This analysis is based upon a study of 1,165 couples, all of whom had two children by the time of the interviews and lived in one of the Standard Metropolitan Areas. Its findings shed new light on the relationship between fertility-planning behavior and such variables as socio-economic status, social mobility aspirations, adherence to traditional values, interest in religion, marital adjustment, amount of education, and feelings of personal adequacy. A resurvey is planned for three years later, to analyze subsequent attitudes and behavior. Originally published in 1961. The Princeton Legacy Library uses the latest print-on-demand technology to again make available previously out-of-print books from the distinguished backlist of Princeton University Press. These editions preserve the original texts of these important books while presenting them in durable paperback and hardcover editions. The goal of the Princeton Legacy Library is to vastly increase access to the rich scholarly heritage found in the thousands of books published by Princeton University Press since its founding in 1905.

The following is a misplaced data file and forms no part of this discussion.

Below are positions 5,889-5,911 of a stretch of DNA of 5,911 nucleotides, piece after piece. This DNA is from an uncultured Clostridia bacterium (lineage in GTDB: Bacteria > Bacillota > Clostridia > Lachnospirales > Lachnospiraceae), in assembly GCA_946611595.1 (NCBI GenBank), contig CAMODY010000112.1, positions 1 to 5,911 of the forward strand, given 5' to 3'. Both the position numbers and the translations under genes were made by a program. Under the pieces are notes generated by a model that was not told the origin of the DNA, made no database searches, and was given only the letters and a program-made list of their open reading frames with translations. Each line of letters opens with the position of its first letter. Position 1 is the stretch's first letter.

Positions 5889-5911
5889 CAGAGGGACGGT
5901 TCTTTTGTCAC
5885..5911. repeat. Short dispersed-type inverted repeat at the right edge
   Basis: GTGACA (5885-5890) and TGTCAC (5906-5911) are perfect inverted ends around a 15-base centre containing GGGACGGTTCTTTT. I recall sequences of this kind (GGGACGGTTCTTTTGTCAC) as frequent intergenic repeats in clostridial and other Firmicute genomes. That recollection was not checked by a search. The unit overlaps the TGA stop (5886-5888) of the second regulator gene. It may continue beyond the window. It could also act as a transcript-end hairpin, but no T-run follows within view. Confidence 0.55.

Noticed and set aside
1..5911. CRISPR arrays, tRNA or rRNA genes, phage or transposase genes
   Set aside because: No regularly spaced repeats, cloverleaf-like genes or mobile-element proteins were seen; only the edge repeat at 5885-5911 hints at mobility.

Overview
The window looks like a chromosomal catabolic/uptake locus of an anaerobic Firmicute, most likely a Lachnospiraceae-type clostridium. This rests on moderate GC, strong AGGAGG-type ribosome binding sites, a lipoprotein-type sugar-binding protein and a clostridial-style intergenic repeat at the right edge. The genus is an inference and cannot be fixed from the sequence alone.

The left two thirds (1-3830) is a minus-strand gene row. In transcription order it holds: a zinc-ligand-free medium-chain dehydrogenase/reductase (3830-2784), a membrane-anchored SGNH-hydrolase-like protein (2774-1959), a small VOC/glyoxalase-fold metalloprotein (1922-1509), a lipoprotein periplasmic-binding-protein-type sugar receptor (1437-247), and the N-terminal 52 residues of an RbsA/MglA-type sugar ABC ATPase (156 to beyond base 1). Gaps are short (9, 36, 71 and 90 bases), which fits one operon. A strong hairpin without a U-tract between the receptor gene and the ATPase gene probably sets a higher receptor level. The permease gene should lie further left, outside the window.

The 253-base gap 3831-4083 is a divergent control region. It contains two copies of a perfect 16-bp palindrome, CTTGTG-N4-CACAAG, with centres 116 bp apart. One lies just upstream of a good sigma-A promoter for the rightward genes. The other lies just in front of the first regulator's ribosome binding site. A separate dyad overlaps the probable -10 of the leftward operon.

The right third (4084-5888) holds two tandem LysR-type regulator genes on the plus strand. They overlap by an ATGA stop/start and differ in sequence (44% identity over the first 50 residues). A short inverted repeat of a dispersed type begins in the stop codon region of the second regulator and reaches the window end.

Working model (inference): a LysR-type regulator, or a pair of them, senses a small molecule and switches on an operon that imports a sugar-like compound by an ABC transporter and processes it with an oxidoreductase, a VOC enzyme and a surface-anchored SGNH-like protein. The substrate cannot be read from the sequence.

Family Growth in Metropolitan America
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